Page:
With no Fantasmic still not back and Animal Kingdom having nothing to offer at night, Magic Kingdom and EPCOT have seen an influx of guests each evening for their nighttime spectaculars. This has resulted in some bonkers crowds, especially on and around Main Street–World Showcase is much better at absorbing guests. In short, Magic Kingdom has been a madhouse before and after the fireworks.

Consequently, people have been camping out hours in advance and there are viewing areas taped off on the Tomorrowland bridge and other random, sub-optimal locations with the Main Street bypass corridor.

Trying to watch from Main Street or the Central Plaza requires showing up far in advance, and being packed in like sardines. Tensions are high, and it’s impossible to use a tripod to photograph the fireworks. (That’s the real reason for this “research” and post–I wanted some fresh fireworks photos and figured this was my best chance.)

But we’ve already covered most of this background elsewhere. For this post, I wanted to share my experiences with the fireworks double-doubleheader at Magic Kingdom. Hopefully it’ll be helpful for those of you planning trips in the coming weeks or curious about how this works logistically or crowd levels for each fireworks showtime.

Let’s start with the first Disney Enchantment each night…

It’s still busy, but not even close to a madhouse.

Instead, crowds for the 9:20 pm showing feel about like they did back in October of last year, or shortly after Happily Ever After returned. In other words, more or less normal. If you go for a spot in the back half of Main Street (as I did for the first showing of Disney Enchantment both nights), you might even have some unfilled available space around you.

In making the rounds both nights ~30 minutes before the 9:20 pm showtime of Disney Enchantment, I was surprised by just how many prime spots were available. At this same time for most of the last several months, you’d be well advised to use the bypass corridor due to the crowds on Main Street.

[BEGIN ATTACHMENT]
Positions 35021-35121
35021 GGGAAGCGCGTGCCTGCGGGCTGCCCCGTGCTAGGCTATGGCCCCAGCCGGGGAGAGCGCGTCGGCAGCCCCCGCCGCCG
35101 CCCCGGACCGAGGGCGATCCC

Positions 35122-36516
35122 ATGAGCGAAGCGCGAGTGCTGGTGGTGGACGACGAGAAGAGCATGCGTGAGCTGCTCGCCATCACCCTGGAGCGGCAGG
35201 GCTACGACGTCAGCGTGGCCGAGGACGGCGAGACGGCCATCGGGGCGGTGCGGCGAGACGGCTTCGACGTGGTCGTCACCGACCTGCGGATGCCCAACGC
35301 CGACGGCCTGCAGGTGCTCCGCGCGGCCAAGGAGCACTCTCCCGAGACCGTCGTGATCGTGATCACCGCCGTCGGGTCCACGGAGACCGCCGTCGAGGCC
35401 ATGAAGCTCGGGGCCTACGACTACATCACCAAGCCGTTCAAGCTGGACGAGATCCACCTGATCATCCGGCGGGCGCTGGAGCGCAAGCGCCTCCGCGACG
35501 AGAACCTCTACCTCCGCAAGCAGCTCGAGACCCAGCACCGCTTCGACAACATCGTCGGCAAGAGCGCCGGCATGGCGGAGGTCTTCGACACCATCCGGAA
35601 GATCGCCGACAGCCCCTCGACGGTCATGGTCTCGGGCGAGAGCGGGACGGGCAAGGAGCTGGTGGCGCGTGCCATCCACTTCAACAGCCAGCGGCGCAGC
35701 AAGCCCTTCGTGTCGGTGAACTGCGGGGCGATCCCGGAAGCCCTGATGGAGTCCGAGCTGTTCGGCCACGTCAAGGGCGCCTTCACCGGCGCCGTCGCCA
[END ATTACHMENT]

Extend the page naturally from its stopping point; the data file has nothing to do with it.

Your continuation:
During the fireworks doubleheader nights this weekend, Main Street was downright pleasant in the lead up to the fireworks. It felt like one of those random nights pre-closure when guests randomly lined up on the sidewalks for the nonexistent night parade.

For both of the 9:20 pm showings of Disney Enchantment, I grabbed spots towards Town Square half of Main Street.

While I generally like this location as it’s good for seeing the projections on the building facades, this was more for practical purposes–I wanted to be able to photograph the fireworks without issue and also wanted to exit the park quickly to check out the transportation situation (now that actually is grueling research). Both nights, I grabbed my spot roughly 10-15 minutes before the fireworks started with no issues whatsoever.

The post-fireworks exodus and transportation corrals are still chaotic, but also not as nightmarish as what we’ve experienced the last few months. This has been bad for a while, but the crowd control Cast Members have gotten really good at pointing guests in the right direction and the corrals are more clearly-defined. It’s still chaotic, but now it’s organized chaos. 

Transportation is something I’ve been checking out during various visits to Magic Kingdom in the last month, and we’ll have a standalone post on that soon. For now, let’s head back into the park, where it’s again relatively quiet on Main Street.